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February 11, 2018 2:02 pm

The Truth Does Not Matter at UMass Amherst

avatar by Dexter Van Zile

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A student tour at UMass Amherst. Photo: UMass website.

If you’re a lazy and dishonest high school student looking for a college where you can cheat on research papers without consequence, UMass Amherst is the place to be.

In particular, you should attend classes in the school’s Department of Communication, where filmmaker Sut Jhally is a professor. In Jhally’s classes, you can hand in papers that falsify what other people have said. But instead of being punished, you’ll probably get a higher grade — and maybe even an internship at Jhally’s non-profit — the Media Education Foundation, which is located in nearby Northampton, Massachusetts.

Moreover, if Jhally or anyone else does complain about you altering quotes in your research, the administrators at the school will probably let it pass — just as they have with Jhally himself. At most colleges, deceptive acts like this will get you in real trouble, but not at UMass Amherst.

In 2016, the Media Education Foundation, where Jhally serves as executive director, released a film titled The Occupation of The American Mind: Israel’s Public Relations War in the US. In this film (which lists Jhally as its executive producer), the filmmaker accuses Israel and its supporters in the United States of “practicing some kind of mass mind control” to promote a pro-Israel narrative in the US media.

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To highlight what good coverage of the Israel-Palestinian conflict looks like, Jhally shows a portion of a segment of 60 Minutes, which was aired in 2012. This segment dealt with Palestinian Christians. In the report, Bob Simon falsely declared that the security barrier Israel built to stop terror attacks “completely surrounds Bethlehem, turning the little town where Christ was born into what its residents call ‘an open-air prison.’”

In fact, the security barrier, which Simon refers to as a “wall,” does not completely surround Bethlehem. This error seriously undermined the credibility of 60 Minutes’ coverage, which Jhally described as an example of “exceptional reporting.”

But Jhally’s documentary obscured Simon’s error by taking words he said elsewhere in the 60 Minutes segment, and deceptively placing them onto the phrase about Bethlehem being an open-air prison. The result is that in Jhally’s movie, Simon is heard to say, “Israel has occupied the West Bank for 45 years, turning the little town where Christ was born into what its residents call ‘an open air prison.’”

It is a deceptive change that removes any reference to the CBS network’s false assertion that the security fence completely surrounds Bethlehem, thereby protecting Jhally’s characterization of Simon’s reporting as “exceptional.” Such an edit merging two quotes to give the appearance that they are one would not get past any news editor worthy of the name, but there it is in Jhally’s film.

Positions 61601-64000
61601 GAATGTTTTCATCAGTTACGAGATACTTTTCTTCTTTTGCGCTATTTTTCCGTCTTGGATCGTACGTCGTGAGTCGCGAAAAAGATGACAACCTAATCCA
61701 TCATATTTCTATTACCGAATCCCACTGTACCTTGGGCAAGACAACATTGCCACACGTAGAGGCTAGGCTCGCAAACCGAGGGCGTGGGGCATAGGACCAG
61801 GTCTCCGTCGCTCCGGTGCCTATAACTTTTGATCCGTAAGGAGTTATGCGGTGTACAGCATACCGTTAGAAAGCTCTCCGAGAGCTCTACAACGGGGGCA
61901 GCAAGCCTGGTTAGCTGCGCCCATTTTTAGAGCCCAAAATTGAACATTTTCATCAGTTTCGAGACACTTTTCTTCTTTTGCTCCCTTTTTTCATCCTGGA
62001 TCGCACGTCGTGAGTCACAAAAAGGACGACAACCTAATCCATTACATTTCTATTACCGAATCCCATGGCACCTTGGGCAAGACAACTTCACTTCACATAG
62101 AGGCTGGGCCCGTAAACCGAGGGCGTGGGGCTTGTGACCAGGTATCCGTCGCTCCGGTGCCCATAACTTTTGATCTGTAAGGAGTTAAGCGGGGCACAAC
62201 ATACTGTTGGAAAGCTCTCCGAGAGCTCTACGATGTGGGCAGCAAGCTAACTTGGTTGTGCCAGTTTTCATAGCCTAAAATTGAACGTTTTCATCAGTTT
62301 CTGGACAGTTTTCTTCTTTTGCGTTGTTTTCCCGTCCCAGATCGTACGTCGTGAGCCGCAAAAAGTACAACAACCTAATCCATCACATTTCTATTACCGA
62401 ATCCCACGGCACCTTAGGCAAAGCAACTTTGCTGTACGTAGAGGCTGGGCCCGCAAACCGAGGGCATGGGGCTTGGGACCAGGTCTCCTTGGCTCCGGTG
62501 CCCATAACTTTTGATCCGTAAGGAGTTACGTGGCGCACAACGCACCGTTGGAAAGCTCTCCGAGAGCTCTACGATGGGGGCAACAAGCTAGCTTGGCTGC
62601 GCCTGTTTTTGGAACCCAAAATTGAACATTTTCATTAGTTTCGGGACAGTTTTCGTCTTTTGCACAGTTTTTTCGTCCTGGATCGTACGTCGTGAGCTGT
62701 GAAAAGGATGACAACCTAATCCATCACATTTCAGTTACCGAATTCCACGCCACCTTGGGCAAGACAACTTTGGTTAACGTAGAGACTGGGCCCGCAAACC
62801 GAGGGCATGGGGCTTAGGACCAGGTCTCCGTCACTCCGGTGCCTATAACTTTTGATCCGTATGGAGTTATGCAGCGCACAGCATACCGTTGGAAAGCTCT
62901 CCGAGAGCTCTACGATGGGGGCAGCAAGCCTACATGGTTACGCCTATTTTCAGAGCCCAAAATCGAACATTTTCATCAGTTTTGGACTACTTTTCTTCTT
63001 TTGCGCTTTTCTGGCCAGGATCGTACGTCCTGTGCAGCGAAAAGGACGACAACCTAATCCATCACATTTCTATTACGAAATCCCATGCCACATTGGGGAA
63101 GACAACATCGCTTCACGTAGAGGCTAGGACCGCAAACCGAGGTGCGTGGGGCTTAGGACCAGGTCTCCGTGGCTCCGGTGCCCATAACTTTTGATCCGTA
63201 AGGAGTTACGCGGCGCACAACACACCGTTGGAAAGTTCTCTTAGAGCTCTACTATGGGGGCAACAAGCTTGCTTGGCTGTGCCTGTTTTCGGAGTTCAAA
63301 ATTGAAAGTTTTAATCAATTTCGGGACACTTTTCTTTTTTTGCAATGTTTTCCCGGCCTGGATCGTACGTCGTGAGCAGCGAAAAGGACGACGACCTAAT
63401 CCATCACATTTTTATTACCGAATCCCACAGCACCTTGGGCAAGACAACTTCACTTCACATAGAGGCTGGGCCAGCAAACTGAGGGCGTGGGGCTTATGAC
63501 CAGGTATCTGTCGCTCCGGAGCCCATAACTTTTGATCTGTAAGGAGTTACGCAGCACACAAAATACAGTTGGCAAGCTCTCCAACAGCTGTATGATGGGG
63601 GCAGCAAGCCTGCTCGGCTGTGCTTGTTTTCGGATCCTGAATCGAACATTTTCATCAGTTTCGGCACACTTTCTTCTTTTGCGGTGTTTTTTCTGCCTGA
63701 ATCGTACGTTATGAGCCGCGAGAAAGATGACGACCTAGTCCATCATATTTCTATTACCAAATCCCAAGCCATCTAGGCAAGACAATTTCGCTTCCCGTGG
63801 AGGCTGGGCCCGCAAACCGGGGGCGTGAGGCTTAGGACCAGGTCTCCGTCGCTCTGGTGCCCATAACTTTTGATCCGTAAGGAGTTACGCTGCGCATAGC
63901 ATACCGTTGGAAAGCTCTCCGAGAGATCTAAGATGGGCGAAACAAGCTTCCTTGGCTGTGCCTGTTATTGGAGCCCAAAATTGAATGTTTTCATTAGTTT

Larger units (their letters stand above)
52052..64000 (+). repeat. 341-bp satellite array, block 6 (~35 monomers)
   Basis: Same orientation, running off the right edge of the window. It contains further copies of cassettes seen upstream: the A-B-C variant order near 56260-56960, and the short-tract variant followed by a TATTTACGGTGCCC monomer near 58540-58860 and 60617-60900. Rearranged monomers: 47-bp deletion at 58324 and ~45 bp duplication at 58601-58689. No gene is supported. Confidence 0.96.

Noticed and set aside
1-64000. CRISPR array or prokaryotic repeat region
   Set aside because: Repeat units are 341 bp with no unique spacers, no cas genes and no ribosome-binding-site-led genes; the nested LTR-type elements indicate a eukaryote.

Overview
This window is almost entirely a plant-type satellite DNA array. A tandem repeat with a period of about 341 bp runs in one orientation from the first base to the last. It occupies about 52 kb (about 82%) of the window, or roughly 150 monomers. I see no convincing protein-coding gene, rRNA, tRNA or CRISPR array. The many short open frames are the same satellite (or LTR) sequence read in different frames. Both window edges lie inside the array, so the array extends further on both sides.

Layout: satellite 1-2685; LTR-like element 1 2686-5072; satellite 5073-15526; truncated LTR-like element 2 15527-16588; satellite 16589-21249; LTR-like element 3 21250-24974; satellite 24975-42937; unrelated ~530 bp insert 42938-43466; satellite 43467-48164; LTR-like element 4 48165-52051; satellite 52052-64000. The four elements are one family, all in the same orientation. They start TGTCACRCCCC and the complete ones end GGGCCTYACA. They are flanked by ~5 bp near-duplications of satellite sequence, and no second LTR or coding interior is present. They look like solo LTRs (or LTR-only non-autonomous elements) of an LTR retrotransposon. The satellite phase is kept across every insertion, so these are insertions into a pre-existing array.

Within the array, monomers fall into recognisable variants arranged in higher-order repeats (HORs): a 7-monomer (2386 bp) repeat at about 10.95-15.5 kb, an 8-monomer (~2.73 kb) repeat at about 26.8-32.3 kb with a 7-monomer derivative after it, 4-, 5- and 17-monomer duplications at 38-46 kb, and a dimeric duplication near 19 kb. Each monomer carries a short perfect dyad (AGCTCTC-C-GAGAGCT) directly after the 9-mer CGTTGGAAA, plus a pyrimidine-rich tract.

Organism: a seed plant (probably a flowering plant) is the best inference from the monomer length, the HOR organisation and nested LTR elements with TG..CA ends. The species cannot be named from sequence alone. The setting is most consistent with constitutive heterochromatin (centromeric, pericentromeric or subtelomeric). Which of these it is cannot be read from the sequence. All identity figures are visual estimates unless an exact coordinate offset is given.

After discovering this deceptive edit late last year, CAMERA filed a complaint with UMass Amherst (where Jhally is presumably expected to model ethical behavior for his students). The school’s Provost, John McCarthy, and Michael F. Malone, the vice chancellor for research at UMass, both gave Jhally a pass. Relying on a recommendation from the school’s research dean, John A. Hird, the two men concluded that while Jhally had in fact altered what Simon said in the 60 Minutes report, this blatant lie did “not at all distort the segment’s overall meaning.”

In another segment of the film, Jhally shows a group of Palestinians carrying a victim of an Israeli rocket attack into a hospital, on a stretcher. Narrating the harrowing scene is a reporter from NBC News, who is quoted as saying: “Israeli helicopter gunships deliberately fired a missile into a crowd of civilians last night, killing seven Palestinians and wounding 70 more.”

But here is what the reporter actually said in an October 21, 2003 segment of NBC Nightly News: “Palestinians charged that Israeli helicopter gunships deliberately fired a missile into a crowd of civilians last night, killing seven Palestinians and wounding 70 more.”

By deleting three crucial words — “Palestinians charged that” — from the NBC story, Jhally took an unproven allegation made by Palestinians — that Israel intentionally fired a rocket into a crowd — and presented it as fact to the viewers of his movie.

Jhally’s significant distortion of the NBC News segment — and the truth — is a violation of basic academic and journalistic ethics.

On January 29, 2018, CAMERA filed another complaint with Mass Amherst. And once again, the administrators at UMass protected Jhally, rejecting the complaint — stating it was of the same substance as our first complaint, and that he did not have the requisite intent to mislead to justify a finding of misconduct.

So there you have it. If you are interested in going to college, but are indifferent to the ethics of journalism and research — which by any reasonable reckoning prohibits changing the journalistic or historical record the way that Jhally did — a communications degree at UMass Amherst is the place for you.

But if you want to be taken seriously as a journalist or communications professional, going to this school might not be such a good idea.

A word to the wise.

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